The interior of the FC RX-7 saw upgrades as well, with more modern and higher-quality materials, improved ergonomics, and additional features that increased driver comfort and convenience. The dashboard and center console were redesigned to be more driver-focused, and higher trim levels offered amenities like leather upholstery, a sunroof, and advanced audio systems.
In terms of variants, the second-generation RX-7 offered several notable models, including the convertible version introduced in 1988, which expanded the car’s appeal. The Turbo II became the performance flagship, boasting a more powerful engine, upgraded brakes, and suspension, as well as an available limited-slip differential.
Overall, the second-generation Mazda RX-7 FC represented a more mature and sophisticated iteration of the RX-7 concept. It balanced everyday usability with the performance expected from a sports car, all while retaining the unique characteristics of the rotary engine.
Third Generation – FD (1993-1995)
The third-generation Mazda RX-7, produced from 1993 to 1995 in the United States (and until 2002 in Japan), is known as the FD and is often regarded as the pinnacle of the RX-7 series. This generation represented a significant leap forward in performance, technology, and design, making it one of the most celebrated Japanese sports cars of its era.
The FD RX-7 featured a sleek and aerodynamic body that was a departure from the boxier shapes of the ’80s. The design was modern and timeless, with smooth lines, an aggressive stance, and the continuation of the iconic pop-up headlights.
The car had a lightweight construction, with extensive use of aluminum and other weight-saving materials to keep the curb weight down, which contributed to its exceptional handling characteristics.
Powering the FD was the 13B-REW rotary engine, a sequentially turbocharged 1.3-liter unit that delivered smooth and linear power. In the US market, this engine produced around 255 horsepower, allowing the RX-7 to accelerate from 0 to 60 mph in under 5 seconds, a remarkable feat at the time.
The twin-turbo system was designed to provide a broad power band, with the first turbo providing boost at lower RPMs and the second kicking in at higher RPMs to minimize turbo lag.
Handling was a key focus for the FD RX-7, and it featured a sophisticated double-wishbone suspension setup at all four corners. The car’s light weight, perfect front-to-rear weight distribution, and low center of gravity allowed for nimble and precise handling that could rival much more expensive sports cars.
This generation also came equipped with a Torsen limited-slip differential and ventilated disc brakes, further enhancing its performance credentials.
Inside, the FD RX-7’s cabin was driver-centric, with supportive bucket seats, a well-placed gear shifter, and an instrument panel that wrapped around the driver. The interior design was minimalist but functional, with an emphasis on the driving experience rather than luxury.
The FD was also notable for its active aerodynamics, including a rear spoiler that would adjust its angle based on speed to optimize downforce, and an optional front air dam that could lower at high speeds to reduce lift.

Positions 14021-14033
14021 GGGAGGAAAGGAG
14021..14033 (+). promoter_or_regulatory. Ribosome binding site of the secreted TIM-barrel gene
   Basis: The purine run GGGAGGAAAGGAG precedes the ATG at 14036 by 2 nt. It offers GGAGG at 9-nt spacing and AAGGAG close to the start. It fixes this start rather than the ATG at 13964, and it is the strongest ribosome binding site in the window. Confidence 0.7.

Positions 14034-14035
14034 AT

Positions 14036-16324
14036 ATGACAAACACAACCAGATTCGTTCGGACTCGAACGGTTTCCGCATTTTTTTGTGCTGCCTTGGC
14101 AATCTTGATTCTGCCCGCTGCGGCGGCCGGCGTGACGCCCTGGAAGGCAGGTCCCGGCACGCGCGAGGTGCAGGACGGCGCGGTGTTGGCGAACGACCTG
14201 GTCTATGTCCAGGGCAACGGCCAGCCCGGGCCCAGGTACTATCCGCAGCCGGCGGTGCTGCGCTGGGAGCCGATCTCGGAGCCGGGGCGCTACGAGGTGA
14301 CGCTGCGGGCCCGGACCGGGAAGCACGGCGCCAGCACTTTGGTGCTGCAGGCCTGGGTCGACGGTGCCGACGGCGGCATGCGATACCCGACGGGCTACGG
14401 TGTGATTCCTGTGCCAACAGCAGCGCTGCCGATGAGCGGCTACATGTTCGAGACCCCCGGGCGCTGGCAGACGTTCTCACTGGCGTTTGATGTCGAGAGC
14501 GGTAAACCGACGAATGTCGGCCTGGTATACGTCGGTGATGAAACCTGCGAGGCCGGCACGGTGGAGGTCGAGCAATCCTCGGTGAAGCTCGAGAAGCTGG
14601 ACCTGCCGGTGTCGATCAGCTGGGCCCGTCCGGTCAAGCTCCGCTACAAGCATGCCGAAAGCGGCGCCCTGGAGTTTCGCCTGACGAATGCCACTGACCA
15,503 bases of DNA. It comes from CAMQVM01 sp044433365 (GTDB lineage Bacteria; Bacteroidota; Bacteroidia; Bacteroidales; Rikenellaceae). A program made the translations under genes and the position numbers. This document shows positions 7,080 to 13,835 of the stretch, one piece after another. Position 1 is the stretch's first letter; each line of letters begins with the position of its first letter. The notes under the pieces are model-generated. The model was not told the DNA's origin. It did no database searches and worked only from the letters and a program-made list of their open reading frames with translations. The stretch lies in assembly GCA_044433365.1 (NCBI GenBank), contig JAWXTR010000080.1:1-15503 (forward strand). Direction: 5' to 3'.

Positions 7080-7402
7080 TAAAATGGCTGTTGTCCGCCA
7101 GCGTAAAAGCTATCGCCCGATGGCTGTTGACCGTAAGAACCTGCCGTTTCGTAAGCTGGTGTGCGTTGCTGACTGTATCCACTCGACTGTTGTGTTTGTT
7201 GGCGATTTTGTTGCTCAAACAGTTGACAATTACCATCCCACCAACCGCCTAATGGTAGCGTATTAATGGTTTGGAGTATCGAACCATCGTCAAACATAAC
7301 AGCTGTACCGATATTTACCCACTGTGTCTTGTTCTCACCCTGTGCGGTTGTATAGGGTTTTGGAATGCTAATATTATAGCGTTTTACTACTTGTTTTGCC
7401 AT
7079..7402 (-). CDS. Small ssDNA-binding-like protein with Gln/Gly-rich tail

The 3rd gen RX-7 offered an unmatched driving experience. Its combination of power, agility, and driver engagement has made it a legend in automotive circles. The car’s popularity has endured, and it remains a highly desirable model for enthusiasts and collectors alike, often commanding high prices in the used car market.
The final few years of RX-7’s legacy is one of a no-compromise sports car that pushed the boundaries of what was possible with a rotary engine. It encapsulated the spirit of Mazda’s Zoom-Zoom philosophy and left a lasting impact on the history of performance cars.
Why Was the Mazda RX-7 Discontinued?
Sales of the RX-7 began to decline in the 1990s, partly due to the increasing cost of the vehicle. The RX-7’s price had risen significantly since its introduction, and by the time the third generation (FD) was in production, it was competing with more affordable sports cars as well as higher-end models.
This made it a tougher sell for a niche market that was already shrinking due to a shift in consumer preferences towards SUVs and more practical vehicles.
Additionally, the rotary engine, while unique and high-performing, was less fuel-efficient and had higher emissions compared to conventional piston engines. As environmental concerns grew and regulations became stricter, particularly in key markets in the United States [cough! California], it became more difficult and expensive for Mazda to keep the RX-7 compliant without substantial investment in new technology.
On top of that, the complexity and specialized nature of the rotary engine meant that it required more maintenance and care than typical engines, which could deter some potential buyers who preferred the reliability and familiarity of traditional powerplants.
The combination of these factors ultimately led to Mazda’s decision to discontinue the RX-7. The last year for the RX-7 in America was 1995, and while production continued in Japan until 2002, Mazda eventually ceased production of the RX-7 to focus on developing new models.
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Common Problems With the Mazda RX-7
The Mazda RX-7, especially the FD model, is known for a number of common issues that owners should be aware of.
One of the most significant problems is apex seal failure within the rotary engine, which can lead to a loss of compression and reduced engine power, often necessitating an engine rebuild.
The RX-7’s sophisticated twin-turbo system is another source of potential trouble, with issues like vacuum leaks or outright turbo failure impacting the car’s performance.
Cooling system problems are also prevalent due to the high heat output of the rotary engine; inadequate cooling can quickly lead to overheating and possible engine damage. Additionally, oil leaks, particularly from the rear stationary gear seal and O-rings, are not uncommon.
Electrical gremlins, including faulty sensors or wiring issues, can affect the engine’s performance and overall reliability. Lastly, the interior of the RX-7 may show signs of wear over time, with issues such as cracked dashboards or worn seats being typical in older models.